April 22nd, 2009
When Should You NOT file a Property Tax Appeal?
A client is negotiating to sell his 40 acres. His tax assessment is more
than double the true market value. He is concerned that if he challenges the
market value it will hurt his price negotiations with his buyer. I responded
his buyer may appreciate the lower tax bill-which I have found to be true
most of the time. Problem is-his buyer is a non-profit that would be tax
exempt. What to do?
A developer purchased a large tract of land that came with a concept plan
that he doesn't like. His tax assessment is way too high. Yet his appeal
could get tangled up in platting the property with a new concept plan. What
The solution is the same for both of these. Pay the $250 filing fee and file
the 2009 petition in property tax court. Then sit on it until you work out
your other issues. My typical approach is too meet with the assessors and
seek a settlement as soon as possible. The sooner the settlement, the sooner
the tax savings. But if you don't pursue the assessor, chances are the
assessor is so overburdened they aren't going to contact you until you get a
court date. And court dates are often pushed out. You will have to pay your
inflated tax bill for 2009. But once you do get a settlement you'll get a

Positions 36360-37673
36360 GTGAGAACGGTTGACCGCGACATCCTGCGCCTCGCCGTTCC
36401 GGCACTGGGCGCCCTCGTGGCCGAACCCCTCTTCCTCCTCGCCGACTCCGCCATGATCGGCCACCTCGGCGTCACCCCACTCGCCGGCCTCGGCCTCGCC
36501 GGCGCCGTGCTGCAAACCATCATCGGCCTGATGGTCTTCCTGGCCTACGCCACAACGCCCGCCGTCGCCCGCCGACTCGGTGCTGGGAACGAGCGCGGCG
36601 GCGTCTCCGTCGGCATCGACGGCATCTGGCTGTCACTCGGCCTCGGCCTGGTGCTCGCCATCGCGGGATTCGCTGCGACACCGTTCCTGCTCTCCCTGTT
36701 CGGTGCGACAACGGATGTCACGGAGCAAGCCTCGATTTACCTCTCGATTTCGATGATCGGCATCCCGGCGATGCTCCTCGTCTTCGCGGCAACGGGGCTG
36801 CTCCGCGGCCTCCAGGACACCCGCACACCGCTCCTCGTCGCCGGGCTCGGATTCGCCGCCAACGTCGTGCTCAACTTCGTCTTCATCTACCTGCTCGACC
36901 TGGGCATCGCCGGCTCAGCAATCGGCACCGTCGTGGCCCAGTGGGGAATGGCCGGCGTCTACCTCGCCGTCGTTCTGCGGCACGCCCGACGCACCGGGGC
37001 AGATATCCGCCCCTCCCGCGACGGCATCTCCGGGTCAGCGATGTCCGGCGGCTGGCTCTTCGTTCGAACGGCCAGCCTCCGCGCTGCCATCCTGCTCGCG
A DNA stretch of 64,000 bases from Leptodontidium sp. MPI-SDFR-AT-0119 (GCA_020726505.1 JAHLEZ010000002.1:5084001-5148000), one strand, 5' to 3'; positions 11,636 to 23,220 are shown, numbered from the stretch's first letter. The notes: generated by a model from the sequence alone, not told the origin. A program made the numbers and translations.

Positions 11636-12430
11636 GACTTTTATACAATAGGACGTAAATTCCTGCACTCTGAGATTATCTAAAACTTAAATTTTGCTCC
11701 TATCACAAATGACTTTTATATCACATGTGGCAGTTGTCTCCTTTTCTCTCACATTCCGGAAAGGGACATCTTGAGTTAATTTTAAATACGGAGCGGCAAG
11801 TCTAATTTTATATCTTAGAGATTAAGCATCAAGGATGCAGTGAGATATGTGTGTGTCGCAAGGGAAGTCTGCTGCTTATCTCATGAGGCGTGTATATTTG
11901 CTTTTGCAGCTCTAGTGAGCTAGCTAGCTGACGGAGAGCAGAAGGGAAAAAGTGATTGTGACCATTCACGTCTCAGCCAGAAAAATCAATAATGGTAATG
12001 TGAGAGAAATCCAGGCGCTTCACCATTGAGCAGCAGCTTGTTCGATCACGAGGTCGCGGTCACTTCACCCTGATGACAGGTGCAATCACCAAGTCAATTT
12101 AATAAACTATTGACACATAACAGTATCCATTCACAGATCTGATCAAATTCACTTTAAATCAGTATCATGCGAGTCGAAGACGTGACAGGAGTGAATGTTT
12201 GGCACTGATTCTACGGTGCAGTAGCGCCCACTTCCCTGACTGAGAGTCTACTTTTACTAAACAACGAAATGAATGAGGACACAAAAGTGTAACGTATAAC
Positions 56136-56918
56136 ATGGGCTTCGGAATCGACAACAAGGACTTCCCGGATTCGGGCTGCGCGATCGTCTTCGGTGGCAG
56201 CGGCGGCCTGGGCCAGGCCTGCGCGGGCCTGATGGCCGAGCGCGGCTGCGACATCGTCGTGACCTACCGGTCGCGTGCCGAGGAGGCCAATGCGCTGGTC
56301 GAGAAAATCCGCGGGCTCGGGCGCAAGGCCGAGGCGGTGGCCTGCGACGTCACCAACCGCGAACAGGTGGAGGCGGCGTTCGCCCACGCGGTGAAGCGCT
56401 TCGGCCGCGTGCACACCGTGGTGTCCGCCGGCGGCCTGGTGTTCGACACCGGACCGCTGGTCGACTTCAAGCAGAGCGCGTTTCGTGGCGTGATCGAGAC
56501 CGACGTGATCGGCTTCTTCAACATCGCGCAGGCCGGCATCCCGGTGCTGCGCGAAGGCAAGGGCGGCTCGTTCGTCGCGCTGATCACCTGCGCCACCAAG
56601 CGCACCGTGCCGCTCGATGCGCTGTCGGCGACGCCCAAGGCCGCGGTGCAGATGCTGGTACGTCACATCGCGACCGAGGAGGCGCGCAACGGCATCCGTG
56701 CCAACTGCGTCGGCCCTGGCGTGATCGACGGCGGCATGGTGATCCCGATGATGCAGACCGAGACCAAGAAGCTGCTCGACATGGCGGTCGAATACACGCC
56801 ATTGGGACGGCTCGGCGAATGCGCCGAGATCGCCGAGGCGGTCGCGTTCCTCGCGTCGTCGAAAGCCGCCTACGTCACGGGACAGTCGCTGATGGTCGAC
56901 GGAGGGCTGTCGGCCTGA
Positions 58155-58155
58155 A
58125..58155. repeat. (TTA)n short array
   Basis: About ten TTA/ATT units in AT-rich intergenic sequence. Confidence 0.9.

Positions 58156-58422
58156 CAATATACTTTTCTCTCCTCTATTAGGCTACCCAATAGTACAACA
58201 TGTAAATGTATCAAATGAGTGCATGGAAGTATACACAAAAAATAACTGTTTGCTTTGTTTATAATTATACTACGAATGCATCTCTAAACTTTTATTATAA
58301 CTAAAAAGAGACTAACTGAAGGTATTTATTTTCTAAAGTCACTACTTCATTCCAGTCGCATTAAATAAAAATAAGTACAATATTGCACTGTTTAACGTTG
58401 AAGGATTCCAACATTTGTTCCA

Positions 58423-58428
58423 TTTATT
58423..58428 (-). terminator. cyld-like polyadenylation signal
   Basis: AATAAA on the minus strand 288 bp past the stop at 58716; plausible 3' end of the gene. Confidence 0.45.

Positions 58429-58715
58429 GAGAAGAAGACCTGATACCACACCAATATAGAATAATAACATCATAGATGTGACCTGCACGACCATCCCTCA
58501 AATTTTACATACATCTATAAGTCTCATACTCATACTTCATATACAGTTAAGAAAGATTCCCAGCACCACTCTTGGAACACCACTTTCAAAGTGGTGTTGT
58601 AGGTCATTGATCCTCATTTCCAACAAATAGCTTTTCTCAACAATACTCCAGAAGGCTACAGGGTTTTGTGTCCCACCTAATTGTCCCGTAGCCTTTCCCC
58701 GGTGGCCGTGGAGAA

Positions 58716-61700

refund plus interest.
How does a tax appeal affect bank financing? I wouldn't be too concerned
about this because the assessed value is represents the market from 2 years
ago. Its not a value the bank or their appraiser should be looking at.
(Though I have heard rumors of appraisers just using the property tax
assessment on home mortgages when they couldn't find comps or were lazy).
Explain this to your banker-along with the benefits of lower taxes. Most
bank get this-in fact some of my clients' tax appeals are being financed by
I also have clients who have property in future highway right of way or for
other government acquisition. . They are not yet in active negotiations for
the highway folks to buy their land. But they will be some day. Their
property is overvalued. An assessor I work with is an eminent domain
commissioner and a former appraiser with the City of Minneapolis during an
era when the city was aggressively acquiring property for redevelopment.
When a property owner sought a higher value than the city was offering, the
first thing the appraiser did was check if a property tax appeal was filed
on the property. You can't have it both ways-my property is undervalued for
government acquisition but overvalued for taxes. In these cases I typically
advise NOT to appeal property taxes.
Did I miss anything? Is there some other reason out there you haven't filed
your 2009 tax appeal? Because YOU ONLY HAVE UNTIL THE END OF THE APRIL or
you give up your right to appeal for this year.
Call me TODAY at 763-420-4757 if you still want to appeal.